In the illustrative eight-phase case the number of actual filters can be halved and the rotation of inputs divided between direct and inverted inputs in accordance with the vector diagram of FIG. 2.

In FIG. 4 the filters can be constructed in either frequency- or time-domain form, as will be apparent to one skilled in the filter art. A filter in frequency-domain form is constructed with discrete circuit elements, including resistors, capacitors and inductors. In this connection reference may be made to Chapters 6, 7 and 8 of Reference Data for Radio Engineers (Howard W. Sams and Co., Inc., Fifth Edition, 1968). Frequency-domain filters are also known in active form, using feedback amplifiers to eliminate inductors. A filter in time-domain form employs a tapped delay line in which the several tap outputs, derived from successive samples of a signal being processed, are selectively attenuated and combined to generate a single output. In this connection reference may be made to the paper by H. E. Kallman entitled "Transversal Filters" published in the Proceedings of the Institute of Radio Engineers (Volume 28, page 302, July 1940).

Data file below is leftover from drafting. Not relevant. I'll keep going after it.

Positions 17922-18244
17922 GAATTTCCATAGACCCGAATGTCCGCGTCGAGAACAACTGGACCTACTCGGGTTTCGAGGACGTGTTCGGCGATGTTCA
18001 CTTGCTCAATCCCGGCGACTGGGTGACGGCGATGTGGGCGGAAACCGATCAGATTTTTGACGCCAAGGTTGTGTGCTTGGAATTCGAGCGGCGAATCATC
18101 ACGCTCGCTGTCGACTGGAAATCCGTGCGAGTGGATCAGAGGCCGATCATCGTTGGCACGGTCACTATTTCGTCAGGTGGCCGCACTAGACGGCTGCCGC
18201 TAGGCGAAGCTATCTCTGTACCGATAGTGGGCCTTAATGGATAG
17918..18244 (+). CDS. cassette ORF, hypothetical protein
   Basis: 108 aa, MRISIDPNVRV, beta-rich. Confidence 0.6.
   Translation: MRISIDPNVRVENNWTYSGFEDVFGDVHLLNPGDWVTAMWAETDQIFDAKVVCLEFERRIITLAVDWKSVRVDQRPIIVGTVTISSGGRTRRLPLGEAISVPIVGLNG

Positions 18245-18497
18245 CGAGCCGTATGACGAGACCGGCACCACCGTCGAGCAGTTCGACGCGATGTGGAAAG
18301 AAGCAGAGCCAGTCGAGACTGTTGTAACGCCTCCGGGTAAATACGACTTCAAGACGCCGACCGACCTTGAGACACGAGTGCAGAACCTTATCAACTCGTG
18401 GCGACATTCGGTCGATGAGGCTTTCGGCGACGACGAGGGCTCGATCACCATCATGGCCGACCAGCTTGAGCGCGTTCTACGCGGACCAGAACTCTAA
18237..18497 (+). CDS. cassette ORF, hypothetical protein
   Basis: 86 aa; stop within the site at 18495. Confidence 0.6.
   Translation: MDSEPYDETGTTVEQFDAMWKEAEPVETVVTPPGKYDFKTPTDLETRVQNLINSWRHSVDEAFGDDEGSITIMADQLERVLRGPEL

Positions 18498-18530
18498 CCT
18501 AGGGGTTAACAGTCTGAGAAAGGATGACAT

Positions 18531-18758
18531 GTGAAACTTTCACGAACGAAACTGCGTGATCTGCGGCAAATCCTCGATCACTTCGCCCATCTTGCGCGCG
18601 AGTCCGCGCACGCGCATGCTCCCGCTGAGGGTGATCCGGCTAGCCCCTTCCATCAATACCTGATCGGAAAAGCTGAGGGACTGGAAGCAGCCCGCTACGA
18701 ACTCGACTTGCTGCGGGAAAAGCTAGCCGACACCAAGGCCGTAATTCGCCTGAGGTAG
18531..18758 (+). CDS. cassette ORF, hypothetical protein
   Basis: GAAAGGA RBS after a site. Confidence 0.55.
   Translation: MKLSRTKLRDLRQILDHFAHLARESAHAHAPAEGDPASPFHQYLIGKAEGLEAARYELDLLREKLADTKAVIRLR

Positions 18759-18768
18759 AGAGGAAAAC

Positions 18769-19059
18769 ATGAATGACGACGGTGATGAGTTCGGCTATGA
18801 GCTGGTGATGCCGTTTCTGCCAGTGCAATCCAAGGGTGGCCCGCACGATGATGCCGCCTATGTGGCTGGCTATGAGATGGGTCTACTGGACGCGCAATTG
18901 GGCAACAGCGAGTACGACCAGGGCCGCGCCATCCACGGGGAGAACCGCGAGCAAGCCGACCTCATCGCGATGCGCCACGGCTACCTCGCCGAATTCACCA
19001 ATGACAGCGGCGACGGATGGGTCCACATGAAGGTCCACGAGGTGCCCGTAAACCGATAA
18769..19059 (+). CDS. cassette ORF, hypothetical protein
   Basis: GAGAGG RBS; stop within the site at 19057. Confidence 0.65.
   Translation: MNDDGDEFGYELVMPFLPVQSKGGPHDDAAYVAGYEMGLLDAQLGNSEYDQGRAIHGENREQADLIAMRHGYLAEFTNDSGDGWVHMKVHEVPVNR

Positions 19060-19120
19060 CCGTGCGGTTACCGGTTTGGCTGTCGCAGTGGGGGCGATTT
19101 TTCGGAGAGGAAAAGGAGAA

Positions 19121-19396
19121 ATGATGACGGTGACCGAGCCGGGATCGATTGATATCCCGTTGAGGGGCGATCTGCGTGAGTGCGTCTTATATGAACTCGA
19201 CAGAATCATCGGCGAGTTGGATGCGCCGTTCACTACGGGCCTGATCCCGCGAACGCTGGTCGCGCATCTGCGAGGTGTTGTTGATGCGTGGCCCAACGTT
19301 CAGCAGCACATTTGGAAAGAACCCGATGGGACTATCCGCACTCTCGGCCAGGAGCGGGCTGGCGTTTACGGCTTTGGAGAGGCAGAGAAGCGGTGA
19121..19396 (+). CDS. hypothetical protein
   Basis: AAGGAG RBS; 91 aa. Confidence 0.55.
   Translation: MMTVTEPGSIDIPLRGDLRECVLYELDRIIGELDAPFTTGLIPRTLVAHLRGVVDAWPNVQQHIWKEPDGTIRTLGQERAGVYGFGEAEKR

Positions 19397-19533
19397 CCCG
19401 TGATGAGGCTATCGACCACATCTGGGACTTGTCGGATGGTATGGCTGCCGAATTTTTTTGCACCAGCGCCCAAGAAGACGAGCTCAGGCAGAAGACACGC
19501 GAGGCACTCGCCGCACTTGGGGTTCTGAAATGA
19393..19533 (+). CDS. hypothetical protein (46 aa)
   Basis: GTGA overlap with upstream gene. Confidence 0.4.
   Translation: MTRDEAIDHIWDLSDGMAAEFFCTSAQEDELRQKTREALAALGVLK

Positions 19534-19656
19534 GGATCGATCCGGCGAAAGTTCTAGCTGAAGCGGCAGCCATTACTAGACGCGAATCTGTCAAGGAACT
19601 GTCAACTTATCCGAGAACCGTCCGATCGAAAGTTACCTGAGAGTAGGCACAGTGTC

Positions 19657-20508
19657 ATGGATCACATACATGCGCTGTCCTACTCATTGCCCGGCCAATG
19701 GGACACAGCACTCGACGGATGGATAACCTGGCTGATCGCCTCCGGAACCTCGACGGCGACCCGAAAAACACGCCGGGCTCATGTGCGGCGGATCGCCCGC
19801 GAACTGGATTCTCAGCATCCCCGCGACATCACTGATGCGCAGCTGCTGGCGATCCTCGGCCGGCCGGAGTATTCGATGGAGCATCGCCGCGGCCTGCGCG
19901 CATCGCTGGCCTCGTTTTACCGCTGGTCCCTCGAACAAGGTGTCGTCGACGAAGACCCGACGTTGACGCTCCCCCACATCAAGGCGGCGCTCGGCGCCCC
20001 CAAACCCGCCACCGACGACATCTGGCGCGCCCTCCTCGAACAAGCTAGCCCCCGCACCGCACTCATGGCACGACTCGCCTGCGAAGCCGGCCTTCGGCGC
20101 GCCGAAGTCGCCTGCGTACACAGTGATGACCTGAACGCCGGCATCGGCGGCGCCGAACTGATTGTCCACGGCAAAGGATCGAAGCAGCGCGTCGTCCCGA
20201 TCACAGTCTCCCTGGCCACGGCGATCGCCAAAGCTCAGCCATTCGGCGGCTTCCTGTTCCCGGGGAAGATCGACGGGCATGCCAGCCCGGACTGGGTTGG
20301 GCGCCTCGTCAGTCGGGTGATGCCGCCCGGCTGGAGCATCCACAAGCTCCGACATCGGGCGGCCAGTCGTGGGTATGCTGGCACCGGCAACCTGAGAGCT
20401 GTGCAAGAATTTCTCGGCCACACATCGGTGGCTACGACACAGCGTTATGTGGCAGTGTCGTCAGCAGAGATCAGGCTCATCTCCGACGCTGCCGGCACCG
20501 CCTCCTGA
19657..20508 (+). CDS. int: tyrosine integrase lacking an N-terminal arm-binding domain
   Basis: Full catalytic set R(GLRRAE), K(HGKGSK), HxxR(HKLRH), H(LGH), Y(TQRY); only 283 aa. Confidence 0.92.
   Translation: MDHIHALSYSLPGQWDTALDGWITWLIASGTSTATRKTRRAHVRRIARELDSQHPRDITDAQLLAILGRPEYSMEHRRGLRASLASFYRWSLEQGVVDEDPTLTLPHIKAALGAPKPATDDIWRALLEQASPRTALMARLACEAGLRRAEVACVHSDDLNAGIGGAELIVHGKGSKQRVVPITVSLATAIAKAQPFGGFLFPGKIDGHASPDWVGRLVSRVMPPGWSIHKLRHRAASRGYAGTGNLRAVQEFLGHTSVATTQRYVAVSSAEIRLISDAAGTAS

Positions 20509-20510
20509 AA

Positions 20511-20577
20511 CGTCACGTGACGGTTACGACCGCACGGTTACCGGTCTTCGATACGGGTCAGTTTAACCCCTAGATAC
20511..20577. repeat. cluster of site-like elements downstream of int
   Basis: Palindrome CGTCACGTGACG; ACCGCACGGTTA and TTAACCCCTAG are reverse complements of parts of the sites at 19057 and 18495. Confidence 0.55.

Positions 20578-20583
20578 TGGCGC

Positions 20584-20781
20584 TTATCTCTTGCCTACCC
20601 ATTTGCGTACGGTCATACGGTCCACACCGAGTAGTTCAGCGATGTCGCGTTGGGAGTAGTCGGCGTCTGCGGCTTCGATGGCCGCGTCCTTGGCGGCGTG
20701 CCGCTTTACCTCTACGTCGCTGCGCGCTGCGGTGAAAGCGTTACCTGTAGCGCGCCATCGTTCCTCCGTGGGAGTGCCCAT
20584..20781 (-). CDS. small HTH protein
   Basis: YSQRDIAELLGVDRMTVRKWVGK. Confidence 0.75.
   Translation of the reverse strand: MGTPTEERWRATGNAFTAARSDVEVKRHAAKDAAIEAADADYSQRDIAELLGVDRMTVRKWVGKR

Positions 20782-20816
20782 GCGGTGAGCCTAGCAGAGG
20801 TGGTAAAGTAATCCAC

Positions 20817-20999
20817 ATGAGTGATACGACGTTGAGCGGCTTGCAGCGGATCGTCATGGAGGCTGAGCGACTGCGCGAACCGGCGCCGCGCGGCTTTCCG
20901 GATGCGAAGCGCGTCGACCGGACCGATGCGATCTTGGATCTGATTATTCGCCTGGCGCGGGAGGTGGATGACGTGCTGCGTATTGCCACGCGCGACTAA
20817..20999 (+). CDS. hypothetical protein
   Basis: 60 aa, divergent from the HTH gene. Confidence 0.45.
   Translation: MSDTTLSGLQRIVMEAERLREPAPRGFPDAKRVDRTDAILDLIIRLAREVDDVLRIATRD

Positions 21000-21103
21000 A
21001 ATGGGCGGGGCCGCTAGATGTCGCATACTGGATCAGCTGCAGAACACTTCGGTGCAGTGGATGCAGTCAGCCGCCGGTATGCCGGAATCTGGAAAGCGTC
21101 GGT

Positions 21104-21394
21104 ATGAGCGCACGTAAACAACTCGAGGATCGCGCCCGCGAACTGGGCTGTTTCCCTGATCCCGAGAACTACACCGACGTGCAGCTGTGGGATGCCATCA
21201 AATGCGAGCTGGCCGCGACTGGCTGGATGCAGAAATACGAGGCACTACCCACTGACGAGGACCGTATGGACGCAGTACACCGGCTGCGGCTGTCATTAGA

As shown in FIG. 5 the functional equivalent of the inband signal generator of FIG. 4 can be implemented by a single time-domain transversal filter whose tap gain coefficients can be changed every data pulse interval in accordance with a stored program.

Ideally, a transversal filter should be of infinite length with taps spaced at intervals

τ = 1/f0, 11.


f0 is at least twice the highest frequency in the spectrum to be synthesized.